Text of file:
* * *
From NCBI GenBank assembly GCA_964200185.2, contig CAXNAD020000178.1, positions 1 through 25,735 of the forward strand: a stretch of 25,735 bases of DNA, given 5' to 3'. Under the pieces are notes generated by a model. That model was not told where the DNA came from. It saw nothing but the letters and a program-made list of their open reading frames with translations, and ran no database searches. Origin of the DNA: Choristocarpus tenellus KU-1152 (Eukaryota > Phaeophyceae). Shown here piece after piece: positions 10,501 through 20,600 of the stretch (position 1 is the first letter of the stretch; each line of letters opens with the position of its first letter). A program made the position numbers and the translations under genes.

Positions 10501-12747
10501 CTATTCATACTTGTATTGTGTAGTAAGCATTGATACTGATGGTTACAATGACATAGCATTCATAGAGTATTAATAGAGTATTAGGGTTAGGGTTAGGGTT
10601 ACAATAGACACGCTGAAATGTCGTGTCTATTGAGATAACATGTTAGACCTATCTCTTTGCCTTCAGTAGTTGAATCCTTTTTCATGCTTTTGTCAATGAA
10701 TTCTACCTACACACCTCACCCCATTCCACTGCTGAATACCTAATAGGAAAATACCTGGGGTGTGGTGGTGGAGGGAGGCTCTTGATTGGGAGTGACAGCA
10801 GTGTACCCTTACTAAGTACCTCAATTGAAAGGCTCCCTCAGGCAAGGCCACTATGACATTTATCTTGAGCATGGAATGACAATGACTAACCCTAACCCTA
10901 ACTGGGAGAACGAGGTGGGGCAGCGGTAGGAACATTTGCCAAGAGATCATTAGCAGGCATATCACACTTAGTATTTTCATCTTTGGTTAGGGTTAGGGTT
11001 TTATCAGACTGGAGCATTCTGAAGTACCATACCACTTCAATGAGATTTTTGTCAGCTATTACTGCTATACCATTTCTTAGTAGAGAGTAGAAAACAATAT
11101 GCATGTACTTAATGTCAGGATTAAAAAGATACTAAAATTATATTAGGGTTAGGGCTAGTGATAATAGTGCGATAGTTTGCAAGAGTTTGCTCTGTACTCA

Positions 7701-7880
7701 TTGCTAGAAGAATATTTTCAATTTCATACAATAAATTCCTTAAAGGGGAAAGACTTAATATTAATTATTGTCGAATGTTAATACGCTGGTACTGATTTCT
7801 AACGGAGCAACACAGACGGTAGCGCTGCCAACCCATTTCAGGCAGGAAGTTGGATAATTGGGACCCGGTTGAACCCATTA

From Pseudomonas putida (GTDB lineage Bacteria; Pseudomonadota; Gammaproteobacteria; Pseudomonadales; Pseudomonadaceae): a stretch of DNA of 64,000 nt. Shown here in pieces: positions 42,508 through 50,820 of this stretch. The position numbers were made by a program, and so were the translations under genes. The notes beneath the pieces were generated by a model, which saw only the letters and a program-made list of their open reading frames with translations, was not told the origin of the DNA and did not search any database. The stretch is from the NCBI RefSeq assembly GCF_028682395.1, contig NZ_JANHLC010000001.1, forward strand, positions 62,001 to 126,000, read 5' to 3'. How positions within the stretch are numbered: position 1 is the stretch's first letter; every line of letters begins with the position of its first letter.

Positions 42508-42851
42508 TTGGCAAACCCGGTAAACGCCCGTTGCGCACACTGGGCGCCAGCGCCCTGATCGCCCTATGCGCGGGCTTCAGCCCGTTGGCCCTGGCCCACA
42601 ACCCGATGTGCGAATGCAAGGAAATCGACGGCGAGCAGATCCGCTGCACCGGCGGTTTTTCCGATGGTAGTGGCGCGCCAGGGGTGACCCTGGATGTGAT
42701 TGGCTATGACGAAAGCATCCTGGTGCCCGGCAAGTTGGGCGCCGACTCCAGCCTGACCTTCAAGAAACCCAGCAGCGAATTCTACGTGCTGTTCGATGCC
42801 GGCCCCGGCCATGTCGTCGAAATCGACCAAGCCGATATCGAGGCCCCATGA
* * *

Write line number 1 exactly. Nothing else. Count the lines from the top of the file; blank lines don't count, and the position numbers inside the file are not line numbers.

From NCBI GenBank assembly GCA_964200185.2, contig CAXNAD020000178.1, positions 1 through 25,735 of the forward strand: a stretch of 25,735 bases of DNA, given 5' to 3'. Under the pieces are notes generated by a model. That model was not told where the DNA came from. It saw nothing but the letters and a program-made list of their open reading frames with translations, and ran no database searches. Origin of the DNA: Choristocarpus tenellus KU-1152 (Eukaryota > Phaeophyceae). Shown here piece after piece: positions 10,501 through 20,600 of the stretch (position 1 is the first letter of the stretch; each line of letters opens with the position of its first letter). A program made the position numbers and the translations under genes.